_handle_error('CreateEnvironmentBlock() failed.');
    finally
      CloseHandle(_usertoken);
    end
  else
    _handle_error('LogonUser() failed.');
end;

The Windows Event Viewer [Security Log] shows an entry when LogonUser() is called. The following privileges appear in the log entry:

  SeTcbPrivilege
  SeSecurityPrivilege
  SeTakeOwnershipPrivilege
  SeLoadDriverPrivilege
  SeBackupPrivilege
  SeRestorePrivilege
  SeDebugPrivilege
  SeSystemEnvironmentPrivilege
  SeImpersonatePrivilege

sCmd is set to "c:\path\myapp.exe" "parameter". When sCmd was not properly set, CreateProcessAsUser() would fail with an error of 2 - The system cannot find the file specified. Once I fixed that, CreateProcessAsUser() returns True, but it never actually launches the GUI application.

Question

I'm not sure what I'm missing. I would appreciate any help with getting the service to launch the GUI app under the logged on Username/Password profile, if that's the right way to do this. Or, if there is a better way to do it, I would appreciate any direction and insight.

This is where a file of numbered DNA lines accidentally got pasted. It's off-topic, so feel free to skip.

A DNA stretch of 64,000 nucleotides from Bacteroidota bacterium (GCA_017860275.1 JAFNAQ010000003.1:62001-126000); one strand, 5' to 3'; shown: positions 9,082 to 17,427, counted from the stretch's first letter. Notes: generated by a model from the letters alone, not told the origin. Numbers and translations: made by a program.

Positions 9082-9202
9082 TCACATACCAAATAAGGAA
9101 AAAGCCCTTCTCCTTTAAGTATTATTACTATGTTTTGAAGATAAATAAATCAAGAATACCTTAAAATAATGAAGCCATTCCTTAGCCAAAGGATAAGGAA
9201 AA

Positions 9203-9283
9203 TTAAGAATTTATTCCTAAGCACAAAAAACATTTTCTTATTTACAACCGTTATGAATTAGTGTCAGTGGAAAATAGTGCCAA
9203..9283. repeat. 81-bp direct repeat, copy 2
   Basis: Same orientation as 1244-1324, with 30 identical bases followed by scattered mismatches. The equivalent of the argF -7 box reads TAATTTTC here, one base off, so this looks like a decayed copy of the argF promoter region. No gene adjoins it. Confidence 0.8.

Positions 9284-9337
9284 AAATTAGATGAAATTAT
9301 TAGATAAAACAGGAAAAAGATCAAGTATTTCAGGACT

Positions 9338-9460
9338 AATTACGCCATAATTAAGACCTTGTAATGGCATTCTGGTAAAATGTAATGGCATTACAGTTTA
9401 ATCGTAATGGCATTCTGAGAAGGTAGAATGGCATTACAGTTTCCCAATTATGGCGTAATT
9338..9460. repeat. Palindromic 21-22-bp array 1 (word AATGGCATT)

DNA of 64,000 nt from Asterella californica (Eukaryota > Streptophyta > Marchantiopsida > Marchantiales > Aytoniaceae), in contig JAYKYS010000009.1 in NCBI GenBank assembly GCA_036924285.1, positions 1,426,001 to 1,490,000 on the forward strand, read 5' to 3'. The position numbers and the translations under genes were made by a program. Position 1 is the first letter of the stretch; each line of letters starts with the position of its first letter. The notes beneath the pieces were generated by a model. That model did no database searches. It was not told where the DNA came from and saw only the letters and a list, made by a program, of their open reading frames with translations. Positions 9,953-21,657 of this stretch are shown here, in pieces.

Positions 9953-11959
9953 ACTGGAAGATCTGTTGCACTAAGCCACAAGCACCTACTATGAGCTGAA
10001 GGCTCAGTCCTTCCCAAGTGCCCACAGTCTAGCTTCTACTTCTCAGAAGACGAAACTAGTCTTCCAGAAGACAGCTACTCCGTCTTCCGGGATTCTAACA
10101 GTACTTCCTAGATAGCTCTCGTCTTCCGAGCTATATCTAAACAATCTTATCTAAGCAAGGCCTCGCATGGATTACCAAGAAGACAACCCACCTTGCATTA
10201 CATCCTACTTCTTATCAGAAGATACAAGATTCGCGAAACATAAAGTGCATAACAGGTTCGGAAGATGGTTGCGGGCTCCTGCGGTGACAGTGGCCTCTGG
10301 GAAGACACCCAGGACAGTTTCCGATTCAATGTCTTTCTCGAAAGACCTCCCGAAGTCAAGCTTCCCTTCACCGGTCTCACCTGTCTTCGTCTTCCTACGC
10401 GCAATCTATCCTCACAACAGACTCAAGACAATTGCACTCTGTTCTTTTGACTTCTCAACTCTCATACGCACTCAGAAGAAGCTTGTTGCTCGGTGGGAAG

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1  
Don't try to run GUI apps from services. –  David Heffernan Mar 25 '14 at 9:34
    
In addition to what David said, I'd also question that components require a TForm owner. If they're non-GUI, you should be able to pass Nil into the Constructor and if they're GUI, they shouldn't be in the app in the first place. –  Andy_D Mar 25 '14 at 9:37
2  
You really are looking at this all the wrong way. If you've written code that requires TForm owners for non-visual code, then you simply need to fix that. Remove that needless restriction. –  David Heffernan Mar 25 '14 at 9:44
    
@DavidHeffernan - I agree it is not a good idea. But the process needs to run server-side. We tried building it as a Console App, but one of the 3rd party components returns an error Control has no parent window. I would love to run it as a console app, but it needs to be a GUI app because of the no parent window issue. –  James L. Mar 25 '14 at 9:44
    
Some things are impossible. Have you contemplated the fact that you might not be able to create GUI in session 0? Why are you trying to put GUI into session 0 anyway? And why are you disabling "Allow service to interact with desktop" when that's what you are trying to do? What is this visual component that you want to put in a service? –  David Heffernan Mar 25 '14 at 9:53

1 Answer 1

up vote 2 down vote accepted

Thanks to David, Remy and Andy for comments. It helped me to step back and look at the issues from a fresh point-of-view. The solutions ended up being very simple.